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Showing posts from April, 2015

In which we start out swimming and end up trotting to the finish line

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What the heck, why not sign up for the 75-miler?

Especially since, this year, I have a goal:  I want Fiddle to win the United States Trotting Association "Endurance Standardbred of the Year" award.  I know all about this award, mostly because I was the person who proposed it to the USTA several years ago.  
It's not like the competition is enormous.  There are 139 Standardbreds and 17 half-Standies currently registered with the American Endurance Ride Conference.  8 of them competed last year, and four of those are in my region.  One of them is Fiddle's brother Hector! 

But since the award was started, I've had (in series): a young horse, a low budget, and a broken body.  For the last two years, my friend Heather and her horse Bunny have won it.  And now Susan Garlinghouse has a new Standie filly that she will be bringing along as her good fellow John Henry starts to wind down a bit.  
The competition is heating up.  I'd better get busy!
To prepare, I figured …

In which the Dragon triumphs, and the photograph doesn't flatter us

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Fiddle and I finished her first 75 miler on Saturday. (It's been almost 8 years since I rode further than 50 miles in a day)

Here's the iPhone photo from the finish line:


Details and pretty photos coming soon.

Must. Sleep. Now.

EDIT: this just showed up on Facebook, Laura Bond took the picture. Judging from my gear, this is probably entering the vet check after the second loop at 35 miles. We are drenched but not overly dim yet.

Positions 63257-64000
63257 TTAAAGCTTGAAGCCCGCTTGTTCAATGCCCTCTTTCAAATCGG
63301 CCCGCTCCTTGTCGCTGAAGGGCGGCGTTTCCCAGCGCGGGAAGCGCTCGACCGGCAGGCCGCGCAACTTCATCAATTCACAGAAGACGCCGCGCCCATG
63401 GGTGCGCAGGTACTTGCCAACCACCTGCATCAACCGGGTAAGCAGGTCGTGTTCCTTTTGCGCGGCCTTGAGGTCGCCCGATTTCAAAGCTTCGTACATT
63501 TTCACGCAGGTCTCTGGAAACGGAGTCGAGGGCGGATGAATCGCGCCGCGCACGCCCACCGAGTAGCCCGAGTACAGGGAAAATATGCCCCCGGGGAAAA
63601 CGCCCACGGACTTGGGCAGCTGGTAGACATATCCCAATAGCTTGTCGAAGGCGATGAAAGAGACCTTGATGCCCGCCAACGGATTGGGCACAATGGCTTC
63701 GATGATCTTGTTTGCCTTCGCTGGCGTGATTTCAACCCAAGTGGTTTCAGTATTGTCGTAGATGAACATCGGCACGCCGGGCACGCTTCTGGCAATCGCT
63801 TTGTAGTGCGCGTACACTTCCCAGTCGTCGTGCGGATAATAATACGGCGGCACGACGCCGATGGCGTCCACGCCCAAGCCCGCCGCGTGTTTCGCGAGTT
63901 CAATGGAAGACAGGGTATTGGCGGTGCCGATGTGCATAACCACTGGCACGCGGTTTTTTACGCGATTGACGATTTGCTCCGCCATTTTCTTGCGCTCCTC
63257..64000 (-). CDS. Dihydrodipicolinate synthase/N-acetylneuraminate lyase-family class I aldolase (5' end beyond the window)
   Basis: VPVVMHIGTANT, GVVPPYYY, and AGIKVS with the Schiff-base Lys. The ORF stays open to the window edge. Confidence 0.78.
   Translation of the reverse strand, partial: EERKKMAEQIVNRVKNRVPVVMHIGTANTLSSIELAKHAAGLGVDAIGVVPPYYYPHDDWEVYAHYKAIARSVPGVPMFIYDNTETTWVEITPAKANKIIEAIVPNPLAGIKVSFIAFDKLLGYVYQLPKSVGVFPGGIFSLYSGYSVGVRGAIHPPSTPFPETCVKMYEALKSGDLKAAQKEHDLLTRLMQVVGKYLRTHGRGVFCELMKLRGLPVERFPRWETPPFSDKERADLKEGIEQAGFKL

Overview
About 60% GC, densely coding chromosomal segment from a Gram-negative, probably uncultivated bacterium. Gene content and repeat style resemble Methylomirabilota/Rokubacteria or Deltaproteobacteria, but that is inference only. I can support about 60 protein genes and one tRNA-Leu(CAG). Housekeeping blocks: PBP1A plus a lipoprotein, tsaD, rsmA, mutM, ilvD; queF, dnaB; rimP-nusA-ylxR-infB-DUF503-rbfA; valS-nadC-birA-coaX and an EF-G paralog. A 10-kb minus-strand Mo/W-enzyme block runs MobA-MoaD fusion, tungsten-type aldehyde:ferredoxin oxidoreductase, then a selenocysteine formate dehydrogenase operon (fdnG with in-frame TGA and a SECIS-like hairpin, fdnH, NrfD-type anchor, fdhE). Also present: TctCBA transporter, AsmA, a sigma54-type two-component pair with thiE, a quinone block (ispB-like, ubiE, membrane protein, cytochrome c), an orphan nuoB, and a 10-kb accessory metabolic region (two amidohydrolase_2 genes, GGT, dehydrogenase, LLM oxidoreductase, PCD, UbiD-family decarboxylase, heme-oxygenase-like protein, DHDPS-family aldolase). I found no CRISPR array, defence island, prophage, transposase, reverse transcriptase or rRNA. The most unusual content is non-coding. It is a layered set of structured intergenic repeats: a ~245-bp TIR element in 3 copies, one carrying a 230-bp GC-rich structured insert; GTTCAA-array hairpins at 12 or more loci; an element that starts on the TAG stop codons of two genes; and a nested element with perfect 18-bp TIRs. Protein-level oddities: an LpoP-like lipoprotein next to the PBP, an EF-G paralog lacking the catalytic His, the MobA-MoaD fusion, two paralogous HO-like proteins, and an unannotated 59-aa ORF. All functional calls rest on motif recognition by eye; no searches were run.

Now, really. Must. Sleep.

In which we are crunched and feel better and there is a life hack as well

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First stop for me this morning:

Doctor Welly has been treating endurance riders at our end of the county for decades.

He knows exactly what we need and how we break...and how to fix us.


The second stop:


Errr, the real reason for the stop:


Craig starts out by checking mobility and flexibility, and looking for "stuck or twitchy bits."

Fee was "out" on the left side, directly under the spots where my previously-broken pieces connect with her.





There was a lot of activity in the barn aisle during her adjustment, but Fiddle was quiet and cooperative for the entire thing.



Back home after the appointment:
I didn't forget to share Doctor Welly's life hack.
Ready?

One of the hardest parts of our sport is "truck disease," which occurs when you take a normally very-active person, and strap that person into a truck for 2 or 3 or 4 or 8 or 10 hours...each dire